Droit et analyse de politiques



D11(b) - Evidence and Rhetoric in Policymaking

Date: Jun 13 | Heure: 10:15am to 11:45am | Salle:

Chair/Président/Présidente : Stephanie Paterson (Concordia University)

Discussant/Commentateur/Commentatrice : Adrienne Davidson (McMaster University)

Emotional Discourses of Conservative Opposition to 2SLGBTQ+ Rights in the United States: Logan Bates (Concordia University)
Abstract: 2SLGBTQ+ rights have steadily improved over the past two decades in the United States (US). However, there has recently been a rise in anti-2SLGBTQ+ laws that focus on parental rights and the well-being of children. These laws are increasingly successful despite favorable public opinion towards 2SLGBTQ+ rights and increased protections for queer Americans. Following the legalization of same-sex marriage in the US, conservative opposition to 2SLGBTQ+ rights shifted away from emotional discourses of disgust to legal rights-based discourses of religious freedom and individual liberties. This discursive shift seemingly removed emotional discourses from conservative opposition to 2SLGBTQ+ rights, but this project finds that this is not entirely true. Through a case study of Florida’s Don’t Say Gay or Trans bill, I ask how emotional discourses are currently being used by conservative opposition to 2SLGBTQ+ rights. I employ emotion discourse analysis (EDA) to analyze the emotional discourses present in social media posts and interviews from Florida politicians in support of the Don’t Say Gay or Trans bill. My findings demonstrate that emotional discourses of fear, security, and disgust are still present in contemporary conservative opposition, and that the shift to legal rights-based discourses represents a sanitization of emotional discourses that are unfavorable to an increasingly 2SLGBTQ+ friendly public. In addition to my contributions towards 2SLGBTQ+ studies, this study speaks to the affective turn in political science. This paper agrees with the burgeoning literature that finds emotions ever more present and consequential in the field.


The Influence of Scientific Expertise on Policy Conflicts in the Context of EU Environmental Policymaking: Alice Dechamps (Université libre de Bruxelles)
Abstract: It is today widely accepted that scientific expertise plays a crucial role in informing and shaping environmental policymaking processes at all levels of governance. The environmental challenges that have to be dealt with have been characterized by high complexity and uncertainty; therefore creating a dependence on scientific advice to identify, understand and predict environmental phenomena. Over the last few years, authors from different strands of literature have been warning about the rise of technocracy in EU environmental policymaking (Accetti 2021, Armeni and Lee 2021). They point out diverse adverse consequences of this trend including fewer opportunities for stakeholder participation as well as depoliticization of the issues at hand - resulting in the impression that governing environmental issues is solely about scientific findings and predictions, and by doing so, often concealing existing debates about contested worldviews. In line with scholars challenging the idea of a rational and linear transfer from science to policy, this paper looks at the impact of scientific expertise on the content of policy conflicts in the context of EU environmental politics. Although the nexus between epistemic politics and policy conflicts has already been explored in the context of local environmental conflicts, empirical research at other levels of governance seems to be scarce. As a first step in that direction, this paper provides a transdisciplinary overview of the relevant literature and offers an empirical framework for future research.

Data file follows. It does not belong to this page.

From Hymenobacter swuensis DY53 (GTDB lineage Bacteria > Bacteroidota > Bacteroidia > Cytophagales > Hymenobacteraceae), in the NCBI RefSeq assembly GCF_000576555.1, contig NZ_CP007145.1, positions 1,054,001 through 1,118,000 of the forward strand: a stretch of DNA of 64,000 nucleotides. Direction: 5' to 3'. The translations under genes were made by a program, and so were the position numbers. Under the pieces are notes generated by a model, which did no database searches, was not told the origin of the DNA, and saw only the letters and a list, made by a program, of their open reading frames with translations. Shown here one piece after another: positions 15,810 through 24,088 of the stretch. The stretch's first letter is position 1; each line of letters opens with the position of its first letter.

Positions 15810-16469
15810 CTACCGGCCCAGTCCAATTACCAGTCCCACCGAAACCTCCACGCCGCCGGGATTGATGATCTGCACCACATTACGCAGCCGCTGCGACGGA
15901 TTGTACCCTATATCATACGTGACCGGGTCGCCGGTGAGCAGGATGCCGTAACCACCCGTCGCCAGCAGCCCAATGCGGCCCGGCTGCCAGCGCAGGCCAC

The Impact of Tough-on-Crime Rhetoric on Bail Policy Under the Trudeau Government: Nancy Hills (University of Waterloo), Brendan Dell (Queen's University)
Abstract: Largely advanced by right-wing parties, a “tough on crime” approach to criminal justice policy is one that focuses on stricter enforcement and harsher penalties to reduce crime. While literature on such approaches has largely focused on the United States, the concept found relevance in Canada under the Harper government which adopted a tough-on-crime approach to criminal justice policy (Kelly and Puddister 2017; Zinger 2016). Despite this, there is little research regarding the impact of tough-on-crime rhetoric on government responses and the development of criminal justice policy itself. Amendments to bail policy under the Trudeau government provides us with an interesting case study to evaluate the impact of tough-on-crime rhetoric. The killing of an OPP officer by an individual who was out on bail (focusing event), subsequent responses by Canadian politicians and news media, and stricter bail laws as proposed in Bill C-48 by the Liberal government allows us to fully track this case study from beginning to end. The analysis in this paper is conducted in two parts. First, a media analysis establishes the parties’ stances on the issue and the degree of tough-on-crime rhetoric following the focusing event. Second, the Liberal government’s policy response is tracked by analyzing Bill C-48’s legislative debates. This paper demonstrates that the Liberal government felt the effect of the tough-on-crime rhetoric, which led them to propose policy that would not typically align with their party’s stance. Ultimately, this paper contributes to existing literatures on tough-on-crime approaches, penal populism, and criminal justice policy in Canada.